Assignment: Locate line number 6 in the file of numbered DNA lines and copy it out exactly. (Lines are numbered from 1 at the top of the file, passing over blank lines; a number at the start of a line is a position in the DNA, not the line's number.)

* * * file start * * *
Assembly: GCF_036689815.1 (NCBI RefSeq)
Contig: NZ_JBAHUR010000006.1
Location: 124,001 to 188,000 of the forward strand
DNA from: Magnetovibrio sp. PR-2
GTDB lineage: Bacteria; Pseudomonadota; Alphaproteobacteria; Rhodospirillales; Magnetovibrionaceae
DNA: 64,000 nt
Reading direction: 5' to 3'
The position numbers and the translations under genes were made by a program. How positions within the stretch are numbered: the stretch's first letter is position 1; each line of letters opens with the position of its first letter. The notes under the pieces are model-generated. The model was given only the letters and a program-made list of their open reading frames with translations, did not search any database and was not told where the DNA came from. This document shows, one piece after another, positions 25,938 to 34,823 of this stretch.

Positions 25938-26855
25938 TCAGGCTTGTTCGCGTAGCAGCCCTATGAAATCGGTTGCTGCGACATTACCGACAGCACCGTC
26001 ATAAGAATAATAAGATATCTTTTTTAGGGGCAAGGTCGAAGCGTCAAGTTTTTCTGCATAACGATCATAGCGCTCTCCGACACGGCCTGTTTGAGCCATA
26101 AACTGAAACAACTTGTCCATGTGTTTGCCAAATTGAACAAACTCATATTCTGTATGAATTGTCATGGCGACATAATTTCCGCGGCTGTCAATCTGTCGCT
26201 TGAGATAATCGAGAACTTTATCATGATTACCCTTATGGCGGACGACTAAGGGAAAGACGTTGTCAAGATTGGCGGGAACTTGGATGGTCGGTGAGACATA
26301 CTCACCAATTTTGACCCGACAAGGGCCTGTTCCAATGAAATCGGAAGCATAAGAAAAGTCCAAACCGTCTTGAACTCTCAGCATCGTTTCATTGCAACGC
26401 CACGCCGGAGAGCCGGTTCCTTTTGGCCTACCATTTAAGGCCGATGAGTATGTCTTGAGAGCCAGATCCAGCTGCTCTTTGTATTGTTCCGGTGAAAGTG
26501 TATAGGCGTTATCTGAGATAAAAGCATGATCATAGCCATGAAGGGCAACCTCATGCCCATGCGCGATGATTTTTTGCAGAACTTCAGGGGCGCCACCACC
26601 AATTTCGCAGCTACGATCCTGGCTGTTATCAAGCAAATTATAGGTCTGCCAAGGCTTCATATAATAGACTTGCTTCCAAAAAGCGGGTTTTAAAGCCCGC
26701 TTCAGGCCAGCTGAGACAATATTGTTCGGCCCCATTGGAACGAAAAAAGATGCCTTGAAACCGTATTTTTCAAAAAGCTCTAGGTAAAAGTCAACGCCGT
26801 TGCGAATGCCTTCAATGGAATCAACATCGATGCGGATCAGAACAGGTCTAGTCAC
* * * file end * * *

DNA: 64,000 nt